Jupiter's Moon Io Caught Erupting in Keck Telescope Image
12 Jan 2000
(Source: Keck Observatory)
W.M. Keck Observatory
MAUNA KEA, Hawaii - The successful installation and operation of a 21-st century adaptive-optics system at the W.M. Keck Observatory has ushered in a new era of ultra high-resolution astronomical imaging capability.
Recent observations with the Keck adaptive-optics (AO) system have produced the highest spatial-resolution images ever obtained from ground or space by an optical-infrared telescope. Funded by the W.M. Keck Foundation, the $7.4 million AO system was installed on the 10-meter Keck II telescope in February 1999. A clone of the instrument will be installed on the twin Keck I telescope this year.
While adaptive optics previously have been demonstrated on 4-meter class telescopes, the Keck AO system is the first to be installed on the new generation of 8-10 meter telescopes - thus taking advantage of the larger apertures' diffraction limit.
The Keck AO system senses and adjusts for distortions in starlight introduced by the Earth's atmosphere. The system splits off the optical portion of the light to sense the distortion while transmitting the corrected infrared light to the science instrument. Corrections are sent to a flexible mirror at up to 670 times per second.
The resultant images have an improved resolution more than tenfold - from about half an arc-second to tens of milli-arc seconds.
"The Keck AO system has opened up new astronomical frontiers by realizing the full angular resolution capability of a 10-meter telescope combined with its light-gathering power," said Keck optics manager Dr. Peter Wizinowich. "We can now observe objects at a level of detail 10 to 20 times higher than without an AO system."
Since AO first light, astronomers at Keck have used the system to image Neptune, Saturn's moon Titan, the asteroid Vesta, Jupiter's volcanic moon Io; explore binary-star systems previously beyond resolution, the heart of our Milky Way galaxy, and distant galaxies. The recent images of Io caught an apparent limb eruption and the surface albedo variations are clearly visible. A series of images of Vesta have been made into a movie that clearly shows the asteroid's rotation. (See images at: http://www2.keck.hawaii.edu:3636/realpublic/ao/aolight.html)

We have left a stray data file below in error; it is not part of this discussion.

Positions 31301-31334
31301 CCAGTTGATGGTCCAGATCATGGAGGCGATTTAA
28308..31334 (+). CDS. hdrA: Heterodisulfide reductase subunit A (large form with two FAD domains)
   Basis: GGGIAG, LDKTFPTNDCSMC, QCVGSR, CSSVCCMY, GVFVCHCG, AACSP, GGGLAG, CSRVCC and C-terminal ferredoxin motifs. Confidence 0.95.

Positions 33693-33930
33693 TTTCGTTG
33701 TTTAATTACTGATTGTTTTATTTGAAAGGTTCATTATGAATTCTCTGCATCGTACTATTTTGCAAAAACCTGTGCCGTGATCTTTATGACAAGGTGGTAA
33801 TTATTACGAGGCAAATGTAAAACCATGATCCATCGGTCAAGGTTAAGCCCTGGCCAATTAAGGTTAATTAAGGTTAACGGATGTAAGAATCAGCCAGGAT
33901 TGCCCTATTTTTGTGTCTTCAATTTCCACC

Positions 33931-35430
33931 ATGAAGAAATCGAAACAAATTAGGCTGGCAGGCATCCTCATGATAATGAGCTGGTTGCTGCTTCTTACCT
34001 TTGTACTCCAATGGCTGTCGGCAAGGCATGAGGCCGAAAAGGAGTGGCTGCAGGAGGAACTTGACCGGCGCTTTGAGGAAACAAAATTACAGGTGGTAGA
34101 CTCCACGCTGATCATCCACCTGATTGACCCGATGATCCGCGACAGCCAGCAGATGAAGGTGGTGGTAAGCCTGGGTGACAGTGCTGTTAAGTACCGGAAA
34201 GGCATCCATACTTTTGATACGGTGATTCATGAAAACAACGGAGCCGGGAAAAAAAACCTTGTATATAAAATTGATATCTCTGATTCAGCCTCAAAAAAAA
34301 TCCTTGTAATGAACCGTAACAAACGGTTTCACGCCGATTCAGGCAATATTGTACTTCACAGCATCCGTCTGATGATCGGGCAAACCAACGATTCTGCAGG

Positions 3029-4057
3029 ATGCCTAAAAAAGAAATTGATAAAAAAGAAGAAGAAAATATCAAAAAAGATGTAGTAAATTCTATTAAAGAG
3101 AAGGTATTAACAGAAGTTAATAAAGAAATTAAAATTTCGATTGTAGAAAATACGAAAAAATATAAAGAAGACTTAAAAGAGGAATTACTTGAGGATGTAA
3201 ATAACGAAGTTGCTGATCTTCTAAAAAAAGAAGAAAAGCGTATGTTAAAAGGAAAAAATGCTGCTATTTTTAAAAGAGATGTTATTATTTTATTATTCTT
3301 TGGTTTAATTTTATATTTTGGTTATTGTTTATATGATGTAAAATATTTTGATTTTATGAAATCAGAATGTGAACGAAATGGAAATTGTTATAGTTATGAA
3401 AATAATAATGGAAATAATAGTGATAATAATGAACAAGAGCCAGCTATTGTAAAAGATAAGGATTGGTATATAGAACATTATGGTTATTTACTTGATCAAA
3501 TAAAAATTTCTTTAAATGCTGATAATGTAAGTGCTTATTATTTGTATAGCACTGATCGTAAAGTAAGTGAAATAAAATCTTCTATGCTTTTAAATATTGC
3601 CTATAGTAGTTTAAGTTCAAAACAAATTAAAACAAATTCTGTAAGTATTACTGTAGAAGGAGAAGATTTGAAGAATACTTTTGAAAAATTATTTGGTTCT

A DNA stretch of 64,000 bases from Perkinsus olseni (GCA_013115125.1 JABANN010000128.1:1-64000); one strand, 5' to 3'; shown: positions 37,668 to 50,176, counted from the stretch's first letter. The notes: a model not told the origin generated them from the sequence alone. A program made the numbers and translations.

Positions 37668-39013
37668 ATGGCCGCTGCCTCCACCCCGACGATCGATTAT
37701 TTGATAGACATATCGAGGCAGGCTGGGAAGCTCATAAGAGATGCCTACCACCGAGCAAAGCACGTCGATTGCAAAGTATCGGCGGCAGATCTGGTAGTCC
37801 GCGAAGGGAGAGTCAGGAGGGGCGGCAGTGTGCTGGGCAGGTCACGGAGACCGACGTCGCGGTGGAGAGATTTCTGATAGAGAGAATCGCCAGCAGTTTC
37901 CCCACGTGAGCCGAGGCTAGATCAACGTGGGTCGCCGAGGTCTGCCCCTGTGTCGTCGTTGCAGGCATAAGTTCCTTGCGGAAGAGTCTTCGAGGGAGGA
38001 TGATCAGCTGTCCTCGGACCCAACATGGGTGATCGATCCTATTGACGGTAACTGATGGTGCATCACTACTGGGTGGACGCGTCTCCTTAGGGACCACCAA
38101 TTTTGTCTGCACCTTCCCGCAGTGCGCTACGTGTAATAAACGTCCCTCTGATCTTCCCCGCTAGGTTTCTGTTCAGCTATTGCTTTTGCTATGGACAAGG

The first phase of the Keck AO system currently uses natural guide stars to sense atmospheric distortion. An artificial guide-star system using a sodium-wavelength laser designed by a team from Lawrence Livermore National Lab will open the full sky to AO observations when it comes online in the next year. Currently less than 10 percent of the sky has a guide-star bright enough for AO correction.
The Keck AO system now uses an engineering-grade camera (K-Cam) with a 256x256 indium-antimonide detector for science imaging. The addition of the Near Infrared Spectrometer (NIRSPEC) and the next-generation Near Infrared Camera (NIRC 2) this year with their 1024 x 1024 InSb arrays and improved sensitivities will add powerful new tools to the Keck II repertoire.
The installation of the Keck I AO system later this year will be an important step toward combining the light of the two Keck telescopes to achieve even higher resolution.
"We are currently working with JPL (Jet Propulsion Laboratory) to build an interferometer that will have 10 times the angular resolution of an individual Keck telescope," said Wizinowich.
The Keck Adaptive Optics Team members included Scott Acton, John Gathright, Olivier Lai, William Lupton, Chris Shelton, Kevin Tsubota and Peter Wizinowich at Keck Observatory; and Jong An, Ken Avicola, Herb Friedman, Don Gavel, Erik Johansson, Bruce Macintosh, Scot Olivier and Claire Max at Lawrence Livermore National Laboratory.